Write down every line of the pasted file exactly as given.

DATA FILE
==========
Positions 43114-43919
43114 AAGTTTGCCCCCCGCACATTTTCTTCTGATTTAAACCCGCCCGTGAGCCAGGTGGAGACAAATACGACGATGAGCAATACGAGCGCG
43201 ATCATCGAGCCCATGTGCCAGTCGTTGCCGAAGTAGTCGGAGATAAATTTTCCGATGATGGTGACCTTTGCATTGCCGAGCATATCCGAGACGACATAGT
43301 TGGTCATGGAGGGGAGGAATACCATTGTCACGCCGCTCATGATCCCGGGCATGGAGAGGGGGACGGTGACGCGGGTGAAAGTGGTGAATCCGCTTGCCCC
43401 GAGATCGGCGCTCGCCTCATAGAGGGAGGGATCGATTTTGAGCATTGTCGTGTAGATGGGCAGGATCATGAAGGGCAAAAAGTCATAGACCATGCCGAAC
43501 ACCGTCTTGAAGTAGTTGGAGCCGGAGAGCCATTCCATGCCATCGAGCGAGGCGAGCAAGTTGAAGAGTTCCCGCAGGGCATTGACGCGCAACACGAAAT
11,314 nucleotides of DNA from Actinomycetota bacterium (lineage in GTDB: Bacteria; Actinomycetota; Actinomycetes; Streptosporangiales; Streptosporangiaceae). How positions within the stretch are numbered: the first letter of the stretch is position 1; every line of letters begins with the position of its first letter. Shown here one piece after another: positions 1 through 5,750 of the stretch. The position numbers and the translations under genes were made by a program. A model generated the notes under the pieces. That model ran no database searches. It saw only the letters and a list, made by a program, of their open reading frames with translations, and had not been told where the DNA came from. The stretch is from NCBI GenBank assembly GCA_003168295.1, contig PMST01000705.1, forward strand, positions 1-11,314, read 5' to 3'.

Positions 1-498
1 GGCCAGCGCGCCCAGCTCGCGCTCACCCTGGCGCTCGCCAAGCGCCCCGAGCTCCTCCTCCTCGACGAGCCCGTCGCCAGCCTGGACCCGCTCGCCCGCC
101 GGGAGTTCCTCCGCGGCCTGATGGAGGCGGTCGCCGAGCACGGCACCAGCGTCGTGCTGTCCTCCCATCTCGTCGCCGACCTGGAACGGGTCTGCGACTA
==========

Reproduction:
Positions 43114-43919
43114 AAGTTTGCCCCCCGCACATTTTCTTCTGATTTAAACCCGCCCGTGAGCCAGGTGGAGACAAATACGACGATGAGCAATACGAGCGCG
43201 ATCATCGAGCCCATGTGCCAGTCGTTGCCGAAGTAGTCGGAGATAAATTTTCCGATGATGGTGACCTTTGCATTGCCGAGCATATCCGAGACGACATAGT
43301 TGGTCATGGAGGGGAGGAATACCATTGTCACGCCGCTCATGATCCCGGGCATGGAGAGGGGGACGGTGACGCGGGTGAAAGTGGTGAATCCGCTTGCCCC
43401 GAGATCGGCGCTCGCCTCATAGAGGGAGGGATCGATTTTGAGCATTGTCGTGTAGATGGGCAGGATCATGAAGGGCAAAAAGTCATAGACCATGCCGAAC
43501 ACCGTCTTGAAGTAGTTGGAGCCGGAGAGCCATTCCATGCCATCGAGCGAGGCGAGCAAGTTGAAGAGTTCCCGCAGGGCATTGACGCGCAACACGAAAT
11,314 nucleotides of DNA from Actinomycetota bacterium (lineage in GTDB: Bacteria; Actinomycetota; Actinomycetes; Streptosporangiales; Streptosporangiaceae). How positions within the stretch are numbered: the first letter of the stretch is position 1; every line of letters begins with the position of its first letter. Shown here one piece after another: positions 1 through 5,750 of the stretch. The position numbers and the translations under genes were made by a program. A model generated the notes under the pieces. That model ran no database searches. It saw only the letters and a list, made by a program, of their open reading frames with translations, and had not been told where the DNA came from. The stretch is from NCBI GenBank assembly GCA_003168295.1, contig PMST01000705.1, forward strand, positions 1-11,314, read 5' to 3'.

Positions 1-498
1 GGCCAGCGCGCCCAGCTCGCGCTCACCCTGGCGCTCGCCAAGCGCCCCGAGCTCCTCCTCCTCGACGAGCCCGTCGCCAGCCTGGACCCGCTCGCCCGCC
101 GGGAGTTCCTCCGCGGCCTGATGGAGGCGGTCGCCGAGCACGGCACCAGCGTCGTGCTGTCCTCCCATCTCGTCGCCGACCTGGAACGGGTCTGCGACTA